We’re more than halfway through the baseball season now and if you’re anything like me, you enjoy a good baseball game. Even after you start teaching English in Korea, you shouldn’t be too concerned about being cut off from your favorite sport. Naturally, you won’t be able to attend Major League games anymore, but what Korean baseball lacks in players, it makes up for in enthusiasm.
Teachers Share their Experiences While Living Abroad!
My little brother is a senior in college right now, graduating in May from one of the top schools in the US. He’s a double major, has great grades and extracurricular activities, and in my opinion is a really, really smart guy. When I spoke to him earlier this week, he seemed pretty down. He’d just gotten word that job he’d interviewed for in New York City had suddenly been swooped off the table by a sudden “job freeze.”
I told him to keep his chin up. He’d find something out there eventually. Obviously, I was disappointed that he hadn’t landed the gig. But if I was being completely honest with myself, there was a little bit of vindication mixed in with that disappointment. It was relieving to know that I wasn’t the only one who had to walk through the meat grinder that is the American economy at the moment.
As I mentioned in my last post, I was in his exact shoes two years ago. I graduated from a good school with good grades and felt like the world should have been at my fingertips. But when I started looking for a job in the States, I suddenly realized that I had seriously overestimated the size of my fingers.
I looked for jobs high and low, from the east to the west coast. Was I searching in the wrong zip codes? Right when I felt about as useless to the world as a VCR, I had an epiphany: maybe the zip codes weren’t the problem. Maybe I was looking in the wrong country code. A helpful push from Aclipse, coupled with the realization that there was a lot there out in the world that I wanted to see, and here I am, nearly two years into my stay in South Korea.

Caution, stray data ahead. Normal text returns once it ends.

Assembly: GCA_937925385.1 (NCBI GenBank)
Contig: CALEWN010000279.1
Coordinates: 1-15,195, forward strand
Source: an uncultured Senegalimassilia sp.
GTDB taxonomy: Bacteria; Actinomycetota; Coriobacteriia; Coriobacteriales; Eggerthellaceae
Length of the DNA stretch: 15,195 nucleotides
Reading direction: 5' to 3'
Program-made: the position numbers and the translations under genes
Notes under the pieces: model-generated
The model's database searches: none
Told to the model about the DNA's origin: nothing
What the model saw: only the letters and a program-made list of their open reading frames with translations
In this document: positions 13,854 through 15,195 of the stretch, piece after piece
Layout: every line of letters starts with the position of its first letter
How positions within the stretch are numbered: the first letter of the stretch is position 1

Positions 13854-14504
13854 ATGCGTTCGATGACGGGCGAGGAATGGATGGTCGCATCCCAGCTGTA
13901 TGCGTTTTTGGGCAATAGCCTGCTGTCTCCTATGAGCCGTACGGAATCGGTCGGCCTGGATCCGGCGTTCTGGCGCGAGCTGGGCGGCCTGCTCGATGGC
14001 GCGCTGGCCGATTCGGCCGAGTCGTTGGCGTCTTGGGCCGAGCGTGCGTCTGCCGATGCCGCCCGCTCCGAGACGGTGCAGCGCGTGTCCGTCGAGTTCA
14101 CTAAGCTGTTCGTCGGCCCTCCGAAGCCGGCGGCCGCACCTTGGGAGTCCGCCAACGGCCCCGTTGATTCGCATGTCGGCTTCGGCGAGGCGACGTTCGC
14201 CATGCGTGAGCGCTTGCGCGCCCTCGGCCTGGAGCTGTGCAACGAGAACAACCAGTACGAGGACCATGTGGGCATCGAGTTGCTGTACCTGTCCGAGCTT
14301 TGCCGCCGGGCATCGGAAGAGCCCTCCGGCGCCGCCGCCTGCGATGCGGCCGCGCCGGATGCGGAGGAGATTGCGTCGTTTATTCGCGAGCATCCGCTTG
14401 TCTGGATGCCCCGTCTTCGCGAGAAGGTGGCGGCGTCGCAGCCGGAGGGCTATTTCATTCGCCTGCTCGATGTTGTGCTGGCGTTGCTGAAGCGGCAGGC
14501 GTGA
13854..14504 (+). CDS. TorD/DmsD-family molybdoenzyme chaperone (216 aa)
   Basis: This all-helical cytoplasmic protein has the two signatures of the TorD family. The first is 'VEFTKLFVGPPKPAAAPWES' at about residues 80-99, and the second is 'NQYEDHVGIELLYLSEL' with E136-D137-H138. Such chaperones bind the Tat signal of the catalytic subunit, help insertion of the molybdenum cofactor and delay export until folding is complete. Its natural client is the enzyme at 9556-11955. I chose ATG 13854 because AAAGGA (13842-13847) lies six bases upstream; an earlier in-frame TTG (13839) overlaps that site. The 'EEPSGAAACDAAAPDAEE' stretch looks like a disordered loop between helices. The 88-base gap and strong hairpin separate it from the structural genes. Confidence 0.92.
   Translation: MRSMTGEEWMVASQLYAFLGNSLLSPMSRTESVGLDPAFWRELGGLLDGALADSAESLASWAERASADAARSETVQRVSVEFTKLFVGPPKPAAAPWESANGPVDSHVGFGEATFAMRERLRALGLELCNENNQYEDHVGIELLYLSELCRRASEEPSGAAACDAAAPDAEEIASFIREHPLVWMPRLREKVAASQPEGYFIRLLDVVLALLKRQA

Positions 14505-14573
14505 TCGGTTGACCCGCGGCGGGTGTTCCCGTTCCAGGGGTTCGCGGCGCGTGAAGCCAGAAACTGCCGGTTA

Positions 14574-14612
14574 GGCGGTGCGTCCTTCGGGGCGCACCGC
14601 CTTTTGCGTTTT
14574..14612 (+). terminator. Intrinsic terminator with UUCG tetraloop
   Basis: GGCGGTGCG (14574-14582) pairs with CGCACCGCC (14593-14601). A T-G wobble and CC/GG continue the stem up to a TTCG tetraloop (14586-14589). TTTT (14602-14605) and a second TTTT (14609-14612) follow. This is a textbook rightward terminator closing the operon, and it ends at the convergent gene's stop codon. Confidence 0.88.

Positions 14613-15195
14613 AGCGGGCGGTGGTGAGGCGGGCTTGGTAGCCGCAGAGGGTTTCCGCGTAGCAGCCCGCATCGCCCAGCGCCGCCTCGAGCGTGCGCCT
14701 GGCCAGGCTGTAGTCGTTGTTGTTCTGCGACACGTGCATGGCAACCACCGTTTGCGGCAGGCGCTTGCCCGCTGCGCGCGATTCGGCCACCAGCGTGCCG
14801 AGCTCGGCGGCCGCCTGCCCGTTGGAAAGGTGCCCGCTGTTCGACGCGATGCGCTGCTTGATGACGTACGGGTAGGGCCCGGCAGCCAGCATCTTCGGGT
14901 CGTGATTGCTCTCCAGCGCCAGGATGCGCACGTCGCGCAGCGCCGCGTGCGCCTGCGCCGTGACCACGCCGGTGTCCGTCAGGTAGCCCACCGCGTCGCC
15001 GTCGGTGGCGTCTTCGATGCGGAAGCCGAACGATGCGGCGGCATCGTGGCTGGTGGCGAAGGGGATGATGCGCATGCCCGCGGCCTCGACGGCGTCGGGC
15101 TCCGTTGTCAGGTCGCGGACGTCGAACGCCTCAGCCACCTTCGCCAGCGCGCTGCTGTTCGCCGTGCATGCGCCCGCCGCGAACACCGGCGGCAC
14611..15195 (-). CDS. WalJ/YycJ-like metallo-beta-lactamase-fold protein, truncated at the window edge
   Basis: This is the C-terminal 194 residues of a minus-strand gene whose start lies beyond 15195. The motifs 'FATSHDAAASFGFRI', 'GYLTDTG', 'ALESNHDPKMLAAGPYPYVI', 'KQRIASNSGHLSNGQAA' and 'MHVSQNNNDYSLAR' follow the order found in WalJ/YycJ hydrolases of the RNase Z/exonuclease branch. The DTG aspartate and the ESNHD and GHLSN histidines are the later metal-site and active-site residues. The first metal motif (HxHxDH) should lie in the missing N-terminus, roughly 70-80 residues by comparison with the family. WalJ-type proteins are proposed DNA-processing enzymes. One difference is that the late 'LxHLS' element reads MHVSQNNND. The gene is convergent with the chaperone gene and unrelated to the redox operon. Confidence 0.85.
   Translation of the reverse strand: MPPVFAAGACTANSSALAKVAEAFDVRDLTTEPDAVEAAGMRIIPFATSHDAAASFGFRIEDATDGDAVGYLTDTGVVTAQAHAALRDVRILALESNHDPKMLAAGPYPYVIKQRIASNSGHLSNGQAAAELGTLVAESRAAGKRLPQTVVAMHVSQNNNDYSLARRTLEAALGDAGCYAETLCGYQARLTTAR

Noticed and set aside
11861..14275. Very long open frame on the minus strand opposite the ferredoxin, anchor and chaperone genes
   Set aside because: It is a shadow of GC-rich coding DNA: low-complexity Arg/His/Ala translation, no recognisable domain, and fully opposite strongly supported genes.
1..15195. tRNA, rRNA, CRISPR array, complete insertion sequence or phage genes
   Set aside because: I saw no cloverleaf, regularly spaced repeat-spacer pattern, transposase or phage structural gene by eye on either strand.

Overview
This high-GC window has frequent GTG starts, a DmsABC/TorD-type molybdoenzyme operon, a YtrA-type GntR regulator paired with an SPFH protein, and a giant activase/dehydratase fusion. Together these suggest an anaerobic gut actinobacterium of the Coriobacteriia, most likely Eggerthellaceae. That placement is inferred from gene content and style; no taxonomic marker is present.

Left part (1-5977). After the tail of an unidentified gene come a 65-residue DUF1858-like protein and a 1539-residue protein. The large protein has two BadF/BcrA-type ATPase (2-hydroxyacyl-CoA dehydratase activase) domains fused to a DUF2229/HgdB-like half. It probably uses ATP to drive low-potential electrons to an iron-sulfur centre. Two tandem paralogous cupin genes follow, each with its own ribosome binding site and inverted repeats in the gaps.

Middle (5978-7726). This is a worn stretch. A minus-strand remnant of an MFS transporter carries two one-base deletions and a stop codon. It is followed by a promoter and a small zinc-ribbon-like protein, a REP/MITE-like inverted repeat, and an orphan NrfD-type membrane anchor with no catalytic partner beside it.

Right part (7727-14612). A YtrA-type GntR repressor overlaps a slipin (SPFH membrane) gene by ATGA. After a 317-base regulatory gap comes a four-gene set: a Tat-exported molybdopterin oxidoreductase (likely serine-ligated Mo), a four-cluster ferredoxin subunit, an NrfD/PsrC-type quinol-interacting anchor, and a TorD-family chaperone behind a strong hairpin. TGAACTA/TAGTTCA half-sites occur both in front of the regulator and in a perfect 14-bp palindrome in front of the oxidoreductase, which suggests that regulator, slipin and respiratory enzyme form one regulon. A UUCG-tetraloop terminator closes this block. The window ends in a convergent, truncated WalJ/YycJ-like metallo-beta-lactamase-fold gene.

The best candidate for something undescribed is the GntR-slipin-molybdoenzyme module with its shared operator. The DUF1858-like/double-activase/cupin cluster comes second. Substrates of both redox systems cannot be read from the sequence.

Some of you reading this might be thinking something along the lines of, “Easier said than done.” That’s true. Deciding to leave home and move across the world to a foreign country requires more than a small dose of guts. Some of my family looked at me like I was crazy. Some of my friends—who apparently hadn’t read a newspaper in about 60 years—questioned if I was planning on moving toNorth or South Korea.
In the end, I decided to trust myself and take the leap, and I can honestly say that coming to teach English in Korea with Aclipse was the best decision I ever made in my life. If you are one of the thousands of people in the same situation that I was, or that my brother is right now, Korea (and I can only speak for the Southern one) should be on the top of your list, too. You will save money, make new friends, try new some food, immerse yourself in a new culture, and maybe even learn something about yourself. I don’t know about you, but all of that sounds a great deal more appealing to me than a meat grinder.
Have all these references to meat grinding peaked your interest? Or perhaps just made you hungry? Go eat some bibimbap. Then, check out Aclipse’s teach in spring or summer Sweepstakes. Applications are being accepted now!
Mark Rudnick is a proud product of Worcester, Massachusetts, and a graduate of Carnegie Mellon University, who found himself moving to Korea to teach English in 2009. He obtained his first teaching role at ChungDahm Learning after being recruited by Aclipse. He currently works at the R&D office at Chungdahm in Seoul, after spending a year as a teacher at the Pyeongchon Branch. Mark finds Korea a fascinating place to live and work--there really is something new to learn each day (for example: did you know that before the popularity of cell phones, all Koreans carried beepers?).
Two years ago, I was a senior in college, trying to enjoy the last few months of life as a carefree student before stepping into the deep, dark, unknown commonly referred to as the “real world.” After a lot of careful deliberation and a sobering analysis of the American job market (especially for History and English majors), I decided to move to Asia for a year to work as a teacher.